Testing the Limits of Long-Distance Learning: Learning Beyond a Three-Segment Window
Version of Record online: 3 FEB 2012
Copyright © 2012 Cognitive Science Society, Inc.
Volume 36, Issue 4, pages 740–756, May/June 2012
How to Cite
Finley, S. (2012), Testing the Limits of Long-Distance Learning: Learning Beyond a Three-Segment Window. Cognitive Science, 36: 740–756. doi: 10.1111/j.1551-6709.2011.01227.x
- Issue online: 4 MAY 2012
- Version of Record online: 3 FEB 2012
- Received 29 November 2010; received in revised form 27 May 2011; accepted 24 July 2011
- Statistical learning;
- n-gram models;
- Consonant harmony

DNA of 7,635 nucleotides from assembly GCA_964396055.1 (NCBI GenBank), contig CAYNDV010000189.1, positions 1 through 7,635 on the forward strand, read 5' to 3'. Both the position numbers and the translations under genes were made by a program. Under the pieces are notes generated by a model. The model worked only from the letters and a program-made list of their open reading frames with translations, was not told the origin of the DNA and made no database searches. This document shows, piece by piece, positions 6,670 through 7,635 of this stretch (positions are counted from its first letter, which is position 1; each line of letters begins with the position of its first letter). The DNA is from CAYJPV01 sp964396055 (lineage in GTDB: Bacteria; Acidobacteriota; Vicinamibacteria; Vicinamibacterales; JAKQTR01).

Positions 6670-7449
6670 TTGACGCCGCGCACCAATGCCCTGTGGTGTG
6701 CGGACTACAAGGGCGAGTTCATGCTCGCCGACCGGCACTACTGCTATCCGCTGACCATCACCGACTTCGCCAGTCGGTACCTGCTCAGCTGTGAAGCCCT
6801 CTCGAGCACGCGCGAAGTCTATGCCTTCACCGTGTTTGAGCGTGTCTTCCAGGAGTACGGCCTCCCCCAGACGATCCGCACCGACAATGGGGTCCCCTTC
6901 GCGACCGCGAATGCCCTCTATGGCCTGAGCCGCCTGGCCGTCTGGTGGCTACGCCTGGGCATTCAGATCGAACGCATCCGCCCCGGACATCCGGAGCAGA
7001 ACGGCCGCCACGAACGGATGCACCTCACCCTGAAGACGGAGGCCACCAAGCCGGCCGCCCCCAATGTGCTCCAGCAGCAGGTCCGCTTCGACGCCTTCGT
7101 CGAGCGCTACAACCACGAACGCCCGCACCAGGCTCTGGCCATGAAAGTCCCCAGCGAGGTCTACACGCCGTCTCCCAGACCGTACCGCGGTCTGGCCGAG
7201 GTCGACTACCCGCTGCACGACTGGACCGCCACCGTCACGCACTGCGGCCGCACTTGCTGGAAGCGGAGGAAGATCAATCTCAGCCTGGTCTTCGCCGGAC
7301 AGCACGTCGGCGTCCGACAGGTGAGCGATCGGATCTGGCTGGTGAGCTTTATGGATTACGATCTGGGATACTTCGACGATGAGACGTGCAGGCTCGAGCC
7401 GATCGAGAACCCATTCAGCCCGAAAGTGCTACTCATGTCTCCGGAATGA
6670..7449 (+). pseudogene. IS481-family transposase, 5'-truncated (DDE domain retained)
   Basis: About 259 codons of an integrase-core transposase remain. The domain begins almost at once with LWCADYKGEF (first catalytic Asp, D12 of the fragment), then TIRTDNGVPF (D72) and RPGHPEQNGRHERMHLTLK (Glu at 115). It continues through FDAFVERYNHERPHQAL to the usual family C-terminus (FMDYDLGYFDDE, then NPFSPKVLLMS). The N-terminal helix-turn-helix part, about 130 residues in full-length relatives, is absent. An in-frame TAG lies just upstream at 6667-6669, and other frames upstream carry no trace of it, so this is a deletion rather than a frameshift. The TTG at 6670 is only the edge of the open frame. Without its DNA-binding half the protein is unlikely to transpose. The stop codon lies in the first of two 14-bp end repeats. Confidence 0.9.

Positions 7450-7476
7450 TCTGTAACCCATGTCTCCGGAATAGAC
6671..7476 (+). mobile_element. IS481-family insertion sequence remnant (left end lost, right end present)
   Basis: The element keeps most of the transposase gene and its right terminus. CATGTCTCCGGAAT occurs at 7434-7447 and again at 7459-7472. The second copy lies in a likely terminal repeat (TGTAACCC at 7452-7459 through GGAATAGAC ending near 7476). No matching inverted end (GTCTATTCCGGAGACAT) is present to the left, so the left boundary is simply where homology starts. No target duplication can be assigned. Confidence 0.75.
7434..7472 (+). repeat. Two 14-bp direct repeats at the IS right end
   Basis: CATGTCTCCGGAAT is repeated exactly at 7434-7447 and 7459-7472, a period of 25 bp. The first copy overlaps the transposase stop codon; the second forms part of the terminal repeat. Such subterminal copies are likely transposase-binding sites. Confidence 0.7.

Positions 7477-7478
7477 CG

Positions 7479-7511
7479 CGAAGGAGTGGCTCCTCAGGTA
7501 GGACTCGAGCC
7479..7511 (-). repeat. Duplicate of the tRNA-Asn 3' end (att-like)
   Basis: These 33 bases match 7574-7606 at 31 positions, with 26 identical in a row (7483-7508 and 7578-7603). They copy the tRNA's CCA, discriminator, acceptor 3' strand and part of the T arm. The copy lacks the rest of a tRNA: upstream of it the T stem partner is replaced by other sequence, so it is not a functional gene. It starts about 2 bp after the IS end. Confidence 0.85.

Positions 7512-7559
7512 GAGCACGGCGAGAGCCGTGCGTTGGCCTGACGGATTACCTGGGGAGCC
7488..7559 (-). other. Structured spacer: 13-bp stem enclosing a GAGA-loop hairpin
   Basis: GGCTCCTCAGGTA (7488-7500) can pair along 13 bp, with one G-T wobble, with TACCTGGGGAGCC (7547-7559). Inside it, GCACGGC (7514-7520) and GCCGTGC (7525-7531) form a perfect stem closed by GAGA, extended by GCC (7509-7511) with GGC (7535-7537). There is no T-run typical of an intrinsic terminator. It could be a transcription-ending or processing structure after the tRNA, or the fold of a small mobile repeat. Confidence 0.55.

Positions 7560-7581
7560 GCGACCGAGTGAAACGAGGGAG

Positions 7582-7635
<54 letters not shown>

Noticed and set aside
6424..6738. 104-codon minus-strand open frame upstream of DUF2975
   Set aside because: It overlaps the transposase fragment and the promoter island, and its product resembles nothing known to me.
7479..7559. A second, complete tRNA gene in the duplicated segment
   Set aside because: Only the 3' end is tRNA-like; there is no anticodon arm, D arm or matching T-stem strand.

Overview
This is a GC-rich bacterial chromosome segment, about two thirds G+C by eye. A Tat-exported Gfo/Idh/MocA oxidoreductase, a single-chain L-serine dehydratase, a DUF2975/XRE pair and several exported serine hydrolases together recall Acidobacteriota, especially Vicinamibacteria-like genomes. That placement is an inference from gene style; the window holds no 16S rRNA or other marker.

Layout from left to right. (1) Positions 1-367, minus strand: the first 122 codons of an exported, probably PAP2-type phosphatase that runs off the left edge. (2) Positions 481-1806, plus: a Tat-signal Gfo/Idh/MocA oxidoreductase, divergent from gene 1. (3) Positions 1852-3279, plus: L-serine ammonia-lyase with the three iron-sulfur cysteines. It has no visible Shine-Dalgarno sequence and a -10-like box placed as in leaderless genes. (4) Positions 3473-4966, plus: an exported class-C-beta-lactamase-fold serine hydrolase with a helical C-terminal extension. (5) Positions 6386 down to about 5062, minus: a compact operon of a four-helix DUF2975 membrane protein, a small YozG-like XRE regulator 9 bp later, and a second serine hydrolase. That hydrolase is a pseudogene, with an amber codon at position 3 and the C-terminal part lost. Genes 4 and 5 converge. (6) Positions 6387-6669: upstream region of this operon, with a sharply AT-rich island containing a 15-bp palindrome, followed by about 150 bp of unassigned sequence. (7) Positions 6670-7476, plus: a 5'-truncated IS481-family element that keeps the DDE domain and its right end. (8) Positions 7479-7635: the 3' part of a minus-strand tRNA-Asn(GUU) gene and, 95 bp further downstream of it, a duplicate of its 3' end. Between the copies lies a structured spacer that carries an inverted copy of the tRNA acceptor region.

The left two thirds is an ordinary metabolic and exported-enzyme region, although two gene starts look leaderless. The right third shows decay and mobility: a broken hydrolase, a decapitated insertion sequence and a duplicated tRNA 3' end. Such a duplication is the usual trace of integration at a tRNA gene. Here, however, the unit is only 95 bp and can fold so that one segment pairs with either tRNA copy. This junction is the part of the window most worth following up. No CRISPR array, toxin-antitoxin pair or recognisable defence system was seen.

Traditional flat-structured bigram and trigram models of phonotactics are useful because they capture a large number of facts about phonological processes. Additionally, these models predict that local interactions should be easier to learn than long-distance ones because long-distance dependencies are difficult to capture with these models. Long-distance phonotactic patterns have been observed by linguists in many languages, who have proposed different kinds of models, including feature-based bigram and trigram models, as well as precedence models. Contrary to flat-structured bigram and trigram models, these alternatives capture unbounded dependencies because at an abstract level of representation, the relevant elements are locally dependent, even if they are not adjacent at the observable level. Using an artificial grammar learning paradigm, we provide additional support for these alternative models of phonotactics. Participants in two experiments were exposed to a long-distance consonant-harmony pattern in which the first consonant of a five-syllable word was [s] or [∫] (“sh”) and triggered a suffix that was either [-su] or [-∫u] depending on the sibilant quality of this first consonant. Participants learned this pattern, despite the large distance between the trigger and the target, suggesting that when participants learn long-distance phonological patterns, that pattern is learned without specific reference to distance.